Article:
Can You Fight Disease While Enjoying Pancakes?
Pure Grade A American maple syrup is one of North America’s unique, signature products. Long before Europeans arrived on these shores, Native Americans were tapping sugar maple trees in spring to produce the heavenly liquid. Today maple syrup production remains an important industry, but many Americans have never even tasted the real stuff. Most people are accustomed to eating synthetic, fake syrup that’s made primarily from high fructose corn syrup and artificial flavoring and colors.
That’s a shame, because genuine maple syrup is an extraordinary treat, with a distinctive flavor profile that can’t really be copied. The flavor is subtle, sweet, and complex. Scientists have struggled to identify all of the many components that contribute to it’s unique flavor. Some of those components are compounds called polyphenols. Polyphenols are produced by many plants. They tend to be highly beneficial compounds.
Maple syrup is produced in early spring, as maple trees begin to convert complex carbohydrates stored in their roots over winter into simpler sugars, which then flow upwards in the trees’ sap. After collection, the sweet sap is heated to remove most of its water, leaving behind the thick, amber-colored “liquid gold” we know as maple syrup.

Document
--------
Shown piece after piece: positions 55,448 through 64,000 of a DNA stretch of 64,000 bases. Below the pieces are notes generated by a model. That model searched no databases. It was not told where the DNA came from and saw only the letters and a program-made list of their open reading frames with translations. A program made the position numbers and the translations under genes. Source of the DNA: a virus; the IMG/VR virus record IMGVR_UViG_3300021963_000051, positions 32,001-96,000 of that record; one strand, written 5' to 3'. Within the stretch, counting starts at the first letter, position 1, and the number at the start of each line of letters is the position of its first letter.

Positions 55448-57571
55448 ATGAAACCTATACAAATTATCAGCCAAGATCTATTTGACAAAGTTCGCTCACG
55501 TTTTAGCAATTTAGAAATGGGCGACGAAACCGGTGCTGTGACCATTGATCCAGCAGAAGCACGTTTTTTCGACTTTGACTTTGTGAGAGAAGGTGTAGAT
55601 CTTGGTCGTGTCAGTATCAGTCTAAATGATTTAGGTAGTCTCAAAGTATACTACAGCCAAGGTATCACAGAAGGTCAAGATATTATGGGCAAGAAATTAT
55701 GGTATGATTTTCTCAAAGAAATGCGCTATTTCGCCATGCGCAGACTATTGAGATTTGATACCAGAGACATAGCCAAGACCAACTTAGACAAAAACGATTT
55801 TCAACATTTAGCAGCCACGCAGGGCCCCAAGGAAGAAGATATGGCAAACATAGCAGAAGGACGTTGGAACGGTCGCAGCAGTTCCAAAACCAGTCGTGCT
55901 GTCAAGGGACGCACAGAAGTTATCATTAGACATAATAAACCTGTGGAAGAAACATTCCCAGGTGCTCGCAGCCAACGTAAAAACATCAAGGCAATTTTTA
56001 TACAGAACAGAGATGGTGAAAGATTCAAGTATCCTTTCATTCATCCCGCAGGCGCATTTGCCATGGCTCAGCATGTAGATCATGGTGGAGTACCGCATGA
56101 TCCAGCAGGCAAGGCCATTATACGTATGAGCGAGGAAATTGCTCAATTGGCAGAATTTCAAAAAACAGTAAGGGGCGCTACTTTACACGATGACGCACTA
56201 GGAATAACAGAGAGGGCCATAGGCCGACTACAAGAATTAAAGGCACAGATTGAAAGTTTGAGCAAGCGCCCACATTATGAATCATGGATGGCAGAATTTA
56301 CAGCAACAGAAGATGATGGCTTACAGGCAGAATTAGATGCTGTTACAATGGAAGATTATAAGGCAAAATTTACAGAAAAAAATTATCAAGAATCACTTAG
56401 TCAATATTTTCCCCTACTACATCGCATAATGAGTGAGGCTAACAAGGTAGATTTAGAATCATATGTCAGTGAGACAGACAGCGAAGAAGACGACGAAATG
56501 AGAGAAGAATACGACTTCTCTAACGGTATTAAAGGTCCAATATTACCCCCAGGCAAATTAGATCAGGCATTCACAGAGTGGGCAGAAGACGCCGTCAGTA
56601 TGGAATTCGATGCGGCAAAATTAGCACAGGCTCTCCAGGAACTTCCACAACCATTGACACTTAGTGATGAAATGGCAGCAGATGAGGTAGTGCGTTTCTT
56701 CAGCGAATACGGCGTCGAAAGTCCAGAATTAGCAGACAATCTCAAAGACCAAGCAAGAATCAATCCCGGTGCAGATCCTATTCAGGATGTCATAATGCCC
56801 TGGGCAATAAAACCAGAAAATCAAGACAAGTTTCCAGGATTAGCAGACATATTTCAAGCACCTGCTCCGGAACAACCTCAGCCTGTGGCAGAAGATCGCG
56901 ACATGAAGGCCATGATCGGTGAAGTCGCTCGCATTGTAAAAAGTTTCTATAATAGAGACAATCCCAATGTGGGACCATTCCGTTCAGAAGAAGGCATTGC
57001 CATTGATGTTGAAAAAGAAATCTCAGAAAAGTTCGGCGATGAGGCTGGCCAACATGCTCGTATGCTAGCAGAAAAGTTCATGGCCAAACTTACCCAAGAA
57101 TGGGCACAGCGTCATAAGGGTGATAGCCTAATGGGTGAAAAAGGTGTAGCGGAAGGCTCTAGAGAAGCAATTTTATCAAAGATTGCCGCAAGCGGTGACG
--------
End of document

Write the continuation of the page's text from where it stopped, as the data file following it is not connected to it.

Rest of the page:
Most people eat it on breakfast foods, such as pancakes, waffles and French toast. Of course, it’s exceptionally calorie-dense, so it seldom gets mentioned as anyone’s idea of a health food. But that perception may be due for objective re-evaluation. While the synthetic stuff may offer nothing more than empty calories, the same can’t be said of maple syrup.
Emerging research suggests that, like so many other natural plant-produced foods, maple syrup contains previously overlooked properties that may benefit health. In fact, according to Canadian researchers, polyphenols in maple syrup can render certain disease-causing bacteria more susceptible to antibiotics. That, in turn, could enable doctors and patients to rely on fewer antibiotics to treat infections.
Of course, overuse of antibiotics is a major public health concern, because it drives the development of “superbugs” capable of resisting even the most potent, expensive antibiotics. Antibiotics also interfere with the health of the gut microbiome, which may have longterm effects on a person’s immune system function.
In laboratory studies, the maple syrup polyphenol extract, when combined with an antibiotic, acted synergistically to destroy difficult-to-treat biofilms; an especially resistant form of bacterial colonies. The extract affected the gene expression of the bacteria, repressing various genes associated with antibiotic resistance and virulence.
“…The findings suggest a potentially simple and effective approach for reducing antibiotic usage. I could see maple syrup extract being incorporated eventually, for example, into the capsules of antibiotics,” said researcher, Nathalie Tufenkji.
Vimal B. Maisuria, Zeinab Hosseinidoust, Nathalie Tufenkji. Polyphenolic Extract from Maple Syrup Potentiates Antibiotic Susceptibility and Reduces Biofilm Formation of Pathogenic Bacteria. Applied and Environmental Microbiology, 2015; AEM.00239-15 DOI: 10.1128/AEM.00239-15